Magdalena Pomales worked as a sales consultant for Celulares Telefonica, Inc. (CTI), according to an appellate court opinion. It was discovered that Pomales had falsified some reports of customer information and bypassed CTI’s system of checking customer credit reports and securing a deposit for sales. She was fired.
Pomales sued CTI for sexual harassment, retaliation, and for violation of her COBRA rights. The district court granted summary judgment in favor of CTI on all claims, saying the employer did not violate COBRA because termination for gross misconduct was not a COBRA qualifying event.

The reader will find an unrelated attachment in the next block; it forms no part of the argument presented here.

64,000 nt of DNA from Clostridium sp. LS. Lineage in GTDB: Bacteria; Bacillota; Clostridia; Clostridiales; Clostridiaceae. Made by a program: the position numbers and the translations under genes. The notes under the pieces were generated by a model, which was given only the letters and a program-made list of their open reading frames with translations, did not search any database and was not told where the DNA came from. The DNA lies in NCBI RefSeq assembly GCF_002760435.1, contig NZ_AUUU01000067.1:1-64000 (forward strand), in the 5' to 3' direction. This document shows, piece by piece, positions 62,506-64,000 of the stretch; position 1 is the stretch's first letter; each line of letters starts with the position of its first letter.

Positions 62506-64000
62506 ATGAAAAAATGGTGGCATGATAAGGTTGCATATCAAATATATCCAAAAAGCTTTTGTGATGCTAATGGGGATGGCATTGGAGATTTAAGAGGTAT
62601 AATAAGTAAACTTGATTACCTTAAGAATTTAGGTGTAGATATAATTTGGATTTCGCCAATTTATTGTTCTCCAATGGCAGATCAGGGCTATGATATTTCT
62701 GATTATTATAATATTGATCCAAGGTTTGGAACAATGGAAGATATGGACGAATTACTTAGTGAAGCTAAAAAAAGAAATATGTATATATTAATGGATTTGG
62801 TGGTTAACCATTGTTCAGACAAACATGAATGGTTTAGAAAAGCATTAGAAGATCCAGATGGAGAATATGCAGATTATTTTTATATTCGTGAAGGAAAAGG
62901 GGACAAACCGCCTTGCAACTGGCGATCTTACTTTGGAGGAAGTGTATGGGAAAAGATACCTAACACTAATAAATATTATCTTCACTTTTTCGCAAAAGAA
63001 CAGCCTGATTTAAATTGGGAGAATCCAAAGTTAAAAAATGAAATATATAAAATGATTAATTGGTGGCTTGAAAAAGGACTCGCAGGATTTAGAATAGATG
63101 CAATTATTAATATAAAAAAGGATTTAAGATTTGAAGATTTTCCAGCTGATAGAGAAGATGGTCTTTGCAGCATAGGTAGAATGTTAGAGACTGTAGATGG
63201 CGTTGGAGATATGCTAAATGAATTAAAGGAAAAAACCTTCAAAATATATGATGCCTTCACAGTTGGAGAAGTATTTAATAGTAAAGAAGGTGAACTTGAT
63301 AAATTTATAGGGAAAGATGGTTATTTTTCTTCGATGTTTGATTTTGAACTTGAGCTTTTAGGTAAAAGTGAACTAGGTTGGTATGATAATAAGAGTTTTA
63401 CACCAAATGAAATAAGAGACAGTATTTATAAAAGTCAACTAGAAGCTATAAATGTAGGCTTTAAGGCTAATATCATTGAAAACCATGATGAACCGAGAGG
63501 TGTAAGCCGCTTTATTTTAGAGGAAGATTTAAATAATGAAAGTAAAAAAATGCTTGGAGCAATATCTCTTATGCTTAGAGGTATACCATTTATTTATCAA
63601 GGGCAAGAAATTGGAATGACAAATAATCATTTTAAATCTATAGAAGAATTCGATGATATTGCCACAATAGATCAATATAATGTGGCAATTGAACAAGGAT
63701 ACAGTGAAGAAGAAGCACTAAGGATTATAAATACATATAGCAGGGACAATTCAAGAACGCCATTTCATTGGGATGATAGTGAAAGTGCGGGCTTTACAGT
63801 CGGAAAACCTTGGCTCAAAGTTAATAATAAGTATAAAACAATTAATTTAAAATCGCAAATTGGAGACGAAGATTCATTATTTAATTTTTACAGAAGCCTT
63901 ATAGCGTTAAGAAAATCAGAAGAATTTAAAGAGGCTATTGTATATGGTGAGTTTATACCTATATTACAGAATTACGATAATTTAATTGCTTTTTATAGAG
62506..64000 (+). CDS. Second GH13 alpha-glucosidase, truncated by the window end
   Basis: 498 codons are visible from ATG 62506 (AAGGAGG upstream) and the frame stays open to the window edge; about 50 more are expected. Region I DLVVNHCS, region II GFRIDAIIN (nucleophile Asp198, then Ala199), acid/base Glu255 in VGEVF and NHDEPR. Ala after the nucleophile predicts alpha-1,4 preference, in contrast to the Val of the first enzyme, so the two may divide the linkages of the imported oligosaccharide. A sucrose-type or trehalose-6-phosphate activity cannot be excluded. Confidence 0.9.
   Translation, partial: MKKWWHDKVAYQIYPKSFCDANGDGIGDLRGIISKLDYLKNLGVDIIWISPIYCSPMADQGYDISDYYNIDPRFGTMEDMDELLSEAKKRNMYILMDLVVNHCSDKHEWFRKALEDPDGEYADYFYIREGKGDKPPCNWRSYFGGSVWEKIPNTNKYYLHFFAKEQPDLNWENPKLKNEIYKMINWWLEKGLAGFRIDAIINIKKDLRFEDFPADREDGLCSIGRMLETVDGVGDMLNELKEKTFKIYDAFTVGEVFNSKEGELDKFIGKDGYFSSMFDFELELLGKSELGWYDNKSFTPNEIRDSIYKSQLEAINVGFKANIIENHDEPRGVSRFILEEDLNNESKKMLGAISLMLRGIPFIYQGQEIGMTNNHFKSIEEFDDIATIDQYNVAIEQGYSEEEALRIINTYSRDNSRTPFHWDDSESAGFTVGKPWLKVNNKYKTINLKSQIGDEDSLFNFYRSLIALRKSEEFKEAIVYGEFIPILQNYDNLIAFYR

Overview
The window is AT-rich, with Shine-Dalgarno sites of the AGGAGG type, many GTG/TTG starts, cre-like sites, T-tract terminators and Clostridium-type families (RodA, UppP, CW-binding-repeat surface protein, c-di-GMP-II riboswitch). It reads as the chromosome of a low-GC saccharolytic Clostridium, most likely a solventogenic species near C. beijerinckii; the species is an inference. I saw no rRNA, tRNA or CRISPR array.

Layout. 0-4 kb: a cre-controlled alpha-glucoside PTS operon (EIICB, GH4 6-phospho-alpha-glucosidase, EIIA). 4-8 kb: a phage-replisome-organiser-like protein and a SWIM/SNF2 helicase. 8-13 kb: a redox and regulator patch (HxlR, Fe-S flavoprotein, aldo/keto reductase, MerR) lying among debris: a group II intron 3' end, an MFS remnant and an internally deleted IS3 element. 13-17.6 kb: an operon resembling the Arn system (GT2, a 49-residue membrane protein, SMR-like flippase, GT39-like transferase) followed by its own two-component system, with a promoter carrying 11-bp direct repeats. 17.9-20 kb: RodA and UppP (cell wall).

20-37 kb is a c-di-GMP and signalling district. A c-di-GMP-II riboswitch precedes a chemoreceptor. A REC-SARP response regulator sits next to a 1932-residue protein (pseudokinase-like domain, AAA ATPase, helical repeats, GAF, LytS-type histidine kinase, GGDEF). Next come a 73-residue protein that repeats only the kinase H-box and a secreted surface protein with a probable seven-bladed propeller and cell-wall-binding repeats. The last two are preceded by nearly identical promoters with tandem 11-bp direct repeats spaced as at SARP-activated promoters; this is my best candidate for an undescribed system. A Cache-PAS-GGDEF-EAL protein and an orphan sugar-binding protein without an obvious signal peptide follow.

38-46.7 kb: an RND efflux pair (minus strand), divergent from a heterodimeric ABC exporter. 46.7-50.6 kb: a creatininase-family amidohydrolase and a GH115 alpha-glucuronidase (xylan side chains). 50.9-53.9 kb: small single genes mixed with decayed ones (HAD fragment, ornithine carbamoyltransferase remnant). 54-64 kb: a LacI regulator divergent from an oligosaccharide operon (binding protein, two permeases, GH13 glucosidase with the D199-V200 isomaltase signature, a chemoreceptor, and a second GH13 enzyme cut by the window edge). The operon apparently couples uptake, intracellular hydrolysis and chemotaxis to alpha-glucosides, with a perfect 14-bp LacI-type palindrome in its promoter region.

EBIA reports that the district court pointed out that COBRA does not provide a definition of gross misconduct. In addition, if found that federal and state case law provided little help in defining gross misconduct.
The court decided that the employer only had to prove that the employee engaged in job-related misconduct and was fired for that misconduct, according to EBIA. CTI did so in this case, the court concluded.
The case is Pomales v. Celulares Telefonica, Inc., Civ. No. 02-1256 (Dist. Puerto Rico 2005).
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